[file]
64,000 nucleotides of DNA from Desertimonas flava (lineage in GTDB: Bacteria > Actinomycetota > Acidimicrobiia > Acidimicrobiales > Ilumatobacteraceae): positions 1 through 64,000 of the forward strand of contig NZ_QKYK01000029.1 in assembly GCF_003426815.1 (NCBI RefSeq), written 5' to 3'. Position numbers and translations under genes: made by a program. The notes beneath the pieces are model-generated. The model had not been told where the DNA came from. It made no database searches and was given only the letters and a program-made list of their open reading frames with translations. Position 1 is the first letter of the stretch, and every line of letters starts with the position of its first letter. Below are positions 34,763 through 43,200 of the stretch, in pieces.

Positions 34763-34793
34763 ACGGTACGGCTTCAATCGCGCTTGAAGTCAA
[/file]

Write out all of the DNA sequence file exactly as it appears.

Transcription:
64,000 nucleotides of DNA from Desertimonas flava (lineage in GTDB: Bacteria > Actinomycetota > Acidimicrobiia > Acidimicrobiales > Ilumatobacteraceae): positions 1 through 64,000 of the forward strand of contig NZ_QKYK01000029.1 in assembly GCF_003426815.1 (NCBI RefSeq), written 5' to 3'. Position numbers and translations under genes: made by a program. The notes beneath the pieces are model-generated. The model had not been told where the DNA came from. It made no database searches and was given only the letters and a program-made list of their open reading frames with translations. Position 1 is the first letter of the stretch, and every line of letters starts with the position of its first letter. Below are positions 34,763 through 43,200 of the stretch, in pieces.

Positions 34763-34793
34763 ACGGTACGGCTTCAATCGCGCTTGAAGTCAA